Switch things up and make savory pancakes instead of sweet for breakfast!
If my life was a cartoon and I was a cartoon character my skin would be green right now, a consequence of the amount of spinach I eat. Kind of like how Violet turned into a blueberry in Charlie and the Chocolate Factory. But, as you know, spinach is in season right now and I’m taking full advantage of it. And it goes so well with these savory pancakes, I’m telling you right now you need to make them ASAP.
When it comes to pancakes, I prefer my pancakes sweet. Nothing wrong with savory versions AT ALL, but pancakes I want to eat with Nutella and whipped cream or mixed with fruit. Rok, on the other hand, has his limits with sugar, especially when it’s time for breakfast. And so I decided to make the best savory pancakes I can. Something we can enjoy for brunch or have as dinner, because having breakfast for dinner sounds so damn good. Doesn’t it?
I don’t eat fried eggs often, but when I do crave them, I want them nice and crispy, preferably with some carbs on the side. A fried egg was clearly an obvious choice for these pancakes. Sweet pancakes usually come with some sort of syrup (or spread) and savory should too, in the form of a runny egg yolk, perfectly salted with a dash of ground black pepper.
Once I had my perfect pair, I added the rest of the ingredients pretty much on a hunch. I tested them out, decided what I liked and here I am. This doesn’t really sound that exciting, but this is what cooking looks like for me – I like to follow my intuition.
The secret of making these pancakes look really nice is finely chopping the parsley and sun-dried tomatoes. This way the pancakes have tiny green and red specks in them and look like a savory grown up version of funfetti pancakes. They’re fluffy and soft, the fried egg adds the crispiness and the spinach with lemon the freshness a meal like this desperately needs. I don’t add any salt or oil to the spinach, I truly believe a squeeze of lemon juice is all it needs.
- 1 large egg
- 85 gr (1/3 cup) sour cream
- 200 ml (1/2 cup + 1/3 cup) milk
- 170 gr (1 1/4 cup) flour
- 1/2 teaspoon baking soda
- 1/4 teaspoon salt
- 6 sun dried tomatoes, finely chopped
- about 3 tablespoons fresh chopped parsley
- oil for greasing the pan
- 1-2 tablespoons sunflower oil
- 2 large eggs (or 4 if serving 4 people)
- 50 gr (about 2 oz) baby spinach
- 1/2 small lemon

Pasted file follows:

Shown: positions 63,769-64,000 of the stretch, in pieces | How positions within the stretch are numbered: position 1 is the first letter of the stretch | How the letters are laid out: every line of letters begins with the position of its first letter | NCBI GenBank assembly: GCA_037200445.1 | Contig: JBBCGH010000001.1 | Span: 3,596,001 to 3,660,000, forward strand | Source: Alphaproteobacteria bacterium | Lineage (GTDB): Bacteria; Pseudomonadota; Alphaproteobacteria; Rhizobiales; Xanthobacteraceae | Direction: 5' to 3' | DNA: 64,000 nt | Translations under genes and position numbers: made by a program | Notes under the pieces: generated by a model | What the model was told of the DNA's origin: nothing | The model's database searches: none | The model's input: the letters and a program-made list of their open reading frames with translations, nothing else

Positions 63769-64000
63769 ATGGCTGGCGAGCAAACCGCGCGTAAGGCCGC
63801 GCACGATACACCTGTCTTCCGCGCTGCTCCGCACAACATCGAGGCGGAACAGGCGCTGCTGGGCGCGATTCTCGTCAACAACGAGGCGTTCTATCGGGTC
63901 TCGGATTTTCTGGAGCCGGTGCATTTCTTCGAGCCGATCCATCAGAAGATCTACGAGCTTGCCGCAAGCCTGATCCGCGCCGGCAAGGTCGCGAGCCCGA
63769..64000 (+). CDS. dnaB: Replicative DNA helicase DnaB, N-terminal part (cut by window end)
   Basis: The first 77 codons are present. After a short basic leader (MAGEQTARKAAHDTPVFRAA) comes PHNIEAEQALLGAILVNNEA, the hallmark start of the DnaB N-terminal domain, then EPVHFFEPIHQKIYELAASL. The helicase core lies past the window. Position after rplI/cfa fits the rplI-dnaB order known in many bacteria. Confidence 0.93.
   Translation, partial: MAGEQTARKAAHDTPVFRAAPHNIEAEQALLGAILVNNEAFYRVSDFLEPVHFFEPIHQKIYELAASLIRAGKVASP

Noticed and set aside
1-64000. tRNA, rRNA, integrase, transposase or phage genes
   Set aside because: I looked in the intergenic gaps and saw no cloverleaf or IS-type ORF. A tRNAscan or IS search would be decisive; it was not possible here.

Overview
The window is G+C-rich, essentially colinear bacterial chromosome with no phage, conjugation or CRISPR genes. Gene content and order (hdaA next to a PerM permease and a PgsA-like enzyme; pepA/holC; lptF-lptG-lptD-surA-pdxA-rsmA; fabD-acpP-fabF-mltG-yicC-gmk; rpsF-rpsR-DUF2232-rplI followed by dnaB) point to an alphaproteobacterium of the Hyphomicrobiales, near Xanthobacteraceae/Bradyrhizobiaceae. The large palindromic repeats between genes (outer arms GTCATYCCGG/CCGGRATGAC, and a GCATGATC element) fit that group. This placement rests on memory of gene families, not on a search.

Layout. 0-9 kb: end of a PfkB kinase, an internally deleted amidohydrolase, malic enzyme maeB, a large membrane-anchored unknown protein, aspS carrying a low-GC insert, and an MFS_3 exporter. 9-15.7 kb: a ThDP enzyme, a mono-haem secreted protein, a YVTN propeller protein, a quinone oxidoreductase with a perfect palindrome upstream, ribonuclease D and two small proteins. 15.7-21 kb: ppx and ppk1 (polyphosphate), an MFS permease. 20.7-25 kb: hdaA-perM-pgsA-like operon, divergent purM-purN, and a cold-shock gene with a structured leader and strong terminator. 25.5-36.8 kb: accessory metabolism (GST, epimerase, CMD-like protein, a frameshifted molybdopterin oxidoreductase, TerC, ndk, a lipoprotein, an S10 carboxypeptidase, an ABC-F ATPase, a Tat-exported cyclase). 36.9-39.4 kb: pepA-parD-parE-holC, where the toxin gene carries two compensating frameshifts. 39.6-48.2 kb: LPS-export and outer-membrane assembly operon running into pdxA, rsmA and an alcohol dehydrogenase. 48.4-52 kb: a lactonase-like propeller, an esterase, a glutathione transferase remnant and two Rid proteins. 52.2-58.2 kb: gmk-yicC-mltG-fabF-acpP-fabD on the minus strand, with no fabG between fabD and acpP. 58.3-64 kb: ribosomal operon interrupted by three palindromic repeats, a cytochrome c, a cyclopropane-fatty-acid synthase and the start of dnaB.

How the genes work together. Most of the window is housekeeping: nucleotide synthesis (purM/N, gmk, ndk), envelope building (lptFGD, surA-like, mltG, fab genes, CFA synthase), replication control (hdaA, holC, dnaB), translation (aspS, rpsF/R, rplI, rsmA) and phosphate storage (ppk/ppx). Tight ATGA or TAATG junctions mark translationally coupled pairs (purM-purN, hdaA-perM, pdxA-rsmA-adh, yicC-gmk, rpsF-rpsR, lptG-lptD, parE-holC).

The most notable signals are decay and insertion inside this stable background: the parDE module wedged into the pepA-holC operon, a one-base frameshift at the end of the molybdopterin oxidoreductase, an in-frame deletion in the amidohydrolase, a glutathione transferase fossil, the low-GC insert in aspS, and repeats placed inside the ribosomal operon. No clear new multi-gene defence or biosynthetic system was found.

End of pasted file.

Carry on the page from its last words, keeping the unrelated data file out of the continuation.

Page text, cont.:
- freshly ground pepper and sea salt to taste
- First make the pancakes:
In a large bowl beat the egg until fluffy. Add sour cream and milk and stir until incorporated.
- Slowly add the flour, baking soda and salt; gently whisk in. Do not overmix, lumps of flour are okay.
- Lastly fold in the chopped parsley and sun dried tomatoes.
- Warm a pan or skillet over high heat. When hot, lower the temperature to medium-high, brush the pan with sunflower oil (or melted butter) and ladle in approximately 60 ml (1/4 cup) of batter.
- Cook the pancake for a few minutes until it starts to bubble, then flip it over and cook for another minute or so.
- Continue with the rest of the batter. Transfer the pancakes on a plate.
- Make the eggs:
Reheat the pan or skillet over high heat and grease it with oil. When it's really hot, crack in the egg close to the bottom of the pan.
- Let the egg cook until the edges are crispy and the egg white is cooked.
- Do the same with the other egg(s) and serve right away.
On making a good FRIED EGG:
The secret to a perfect crispy fried egg is a very hot greased pan. Don't drop in an egg until you are sure it's hot enough. You can feel the heat if you move your hand over the pan. Then crack in the egg, with your face away from the pan. When the egg hits the pan, it'll make a funny noise, the egg white bubbles will burst and splatter over the pan and the edges will immediately start to turn into a perfect crust. Let the egg cook until the whites go from translucent to completely white and aren't runny anymore. You can brush the uncooked whites over the cooked parts with your spatula to ensure the whole egg white is cooked through and through.
Also, you can speed things up a little by covering the pan with a lid or some aluminum foil, but I never do this for long, as I don't want to risk overcooking the egg yolk. A minute or two is all you need for a good fried egg. I usually fry each egg on its own, but have cooked three at once before. The egg whites usually merge as they cook and I split the eggs with a spatula before serving.
If you want to spice things up, add a dash of Tabasco or other hot sauce to your egg.